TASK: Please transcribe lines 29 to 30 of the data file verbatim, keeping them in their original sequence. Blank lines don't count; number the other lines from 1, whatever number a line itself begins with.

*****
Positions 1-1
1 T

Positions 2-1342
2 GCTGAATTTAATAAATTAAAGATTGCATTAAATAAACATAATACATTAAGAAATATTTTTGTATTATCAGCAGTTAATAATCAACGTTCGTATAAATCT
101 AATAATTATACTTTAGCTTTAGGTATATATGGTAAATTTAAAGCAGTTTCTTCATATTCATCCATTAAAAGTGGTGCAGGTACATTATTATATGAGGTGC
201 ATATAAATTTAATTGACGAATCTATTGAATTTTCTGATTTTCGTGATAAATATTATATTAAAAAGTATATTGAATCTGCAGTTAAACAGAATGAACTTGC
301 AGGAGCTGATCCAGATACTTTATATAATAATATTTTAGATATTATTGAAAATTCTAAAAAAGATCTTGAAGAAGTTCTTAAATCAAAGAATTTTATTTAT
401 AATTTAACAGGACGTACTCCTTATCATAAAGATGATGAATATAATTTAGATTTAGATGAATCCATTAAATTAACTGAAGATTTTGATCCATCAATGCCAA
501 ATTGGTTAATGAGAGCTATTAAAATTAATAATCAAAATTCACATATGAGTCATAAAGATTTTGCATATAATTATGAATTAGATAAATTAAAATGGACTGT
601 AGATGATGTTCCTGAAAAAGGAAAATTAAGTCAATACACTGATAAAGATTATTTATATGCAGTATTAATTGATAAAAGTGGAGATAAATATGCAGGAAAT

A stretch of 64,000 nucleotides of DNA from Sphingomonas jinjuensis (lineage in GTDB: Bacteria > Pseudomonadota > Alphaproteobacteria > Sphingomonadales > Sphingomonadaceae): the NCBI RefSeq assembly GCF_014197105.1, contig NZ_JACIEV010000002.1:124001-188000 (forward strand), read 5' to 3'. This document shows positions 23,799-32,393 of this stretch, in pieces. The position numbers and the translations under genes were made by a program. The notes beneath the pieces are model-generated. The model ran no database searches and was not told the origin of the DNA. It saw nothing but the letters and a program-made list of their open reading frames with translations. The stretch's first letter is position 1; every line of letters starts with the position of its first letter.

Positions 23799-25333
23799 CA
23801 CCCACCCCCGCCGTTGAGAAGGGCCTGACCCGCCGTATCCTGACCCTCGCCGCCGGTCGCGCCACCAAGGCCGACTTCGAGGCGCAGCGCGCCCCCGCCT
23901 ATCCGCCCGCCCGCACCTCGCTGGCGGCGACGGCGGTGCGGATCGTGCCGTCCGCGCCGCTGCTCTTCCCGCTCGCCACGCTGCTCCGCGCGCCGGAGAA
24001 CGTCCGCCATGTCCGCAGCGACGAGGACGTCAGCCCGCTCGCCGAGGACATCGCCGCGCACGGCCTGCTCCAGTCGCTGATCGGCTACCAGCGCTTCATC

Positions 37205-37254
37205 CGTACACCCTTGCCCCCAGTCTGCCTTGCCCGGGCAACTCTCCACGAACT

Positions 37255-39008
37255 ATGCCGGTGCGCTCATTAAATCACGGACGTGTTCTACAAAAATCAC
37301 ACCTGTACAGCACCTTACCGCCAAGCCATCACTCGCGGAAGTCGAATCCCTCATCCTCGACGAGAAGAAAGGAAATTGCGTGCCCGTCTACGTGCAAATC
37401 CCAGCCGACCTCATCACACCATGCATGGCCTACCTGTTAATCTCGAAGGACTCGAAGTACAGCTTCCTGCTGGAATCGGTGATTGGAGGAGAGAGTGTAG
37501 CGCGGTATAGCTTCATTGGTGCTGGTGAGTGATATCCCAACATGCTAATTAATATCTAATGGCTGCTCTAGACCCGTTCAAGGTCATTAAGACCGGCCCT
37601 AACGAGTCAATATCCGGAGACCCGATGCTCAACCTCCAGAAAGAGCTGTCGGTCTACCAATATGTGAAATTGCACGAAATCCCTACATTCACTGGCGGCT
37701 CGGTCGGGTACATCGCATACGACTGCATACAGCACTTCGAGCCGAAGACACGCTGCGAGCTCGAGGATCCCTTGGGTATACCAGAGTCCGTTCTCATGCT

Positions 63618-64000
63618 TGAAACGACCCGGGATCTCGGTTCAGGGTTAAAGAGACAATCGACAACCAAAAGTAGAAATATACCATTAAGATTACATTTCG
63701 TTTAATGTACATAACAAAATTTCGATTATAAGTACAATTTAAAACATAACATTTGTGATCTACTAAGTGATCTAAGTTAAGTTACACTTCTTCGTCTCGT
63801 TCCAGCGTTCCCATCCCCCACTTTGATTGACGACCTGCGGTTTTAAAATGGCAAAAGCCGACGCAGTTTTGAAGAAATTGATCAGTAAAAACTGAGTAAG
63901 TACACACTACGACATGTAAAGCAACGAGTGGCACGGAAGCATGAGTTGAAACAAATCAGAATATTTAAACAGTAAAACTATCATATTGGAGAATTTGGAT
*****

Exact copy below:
63801 TCCAGCGTTCCCATCCCCCACTTTGATTGACGACCTGCGGTTTTAAAATGGCAAAAGCCGACGCAGTTTTGAAGAAATTGATCAGTAAAAACTGAGTAAG
63901 TACACACTACGACATGTAAAGCAACGAGTGGCACGGAAGCATGAGTTGAAACAAATCAGAATATTTAAACAGTAAAACTATCATATTGGAGAATTTGGAT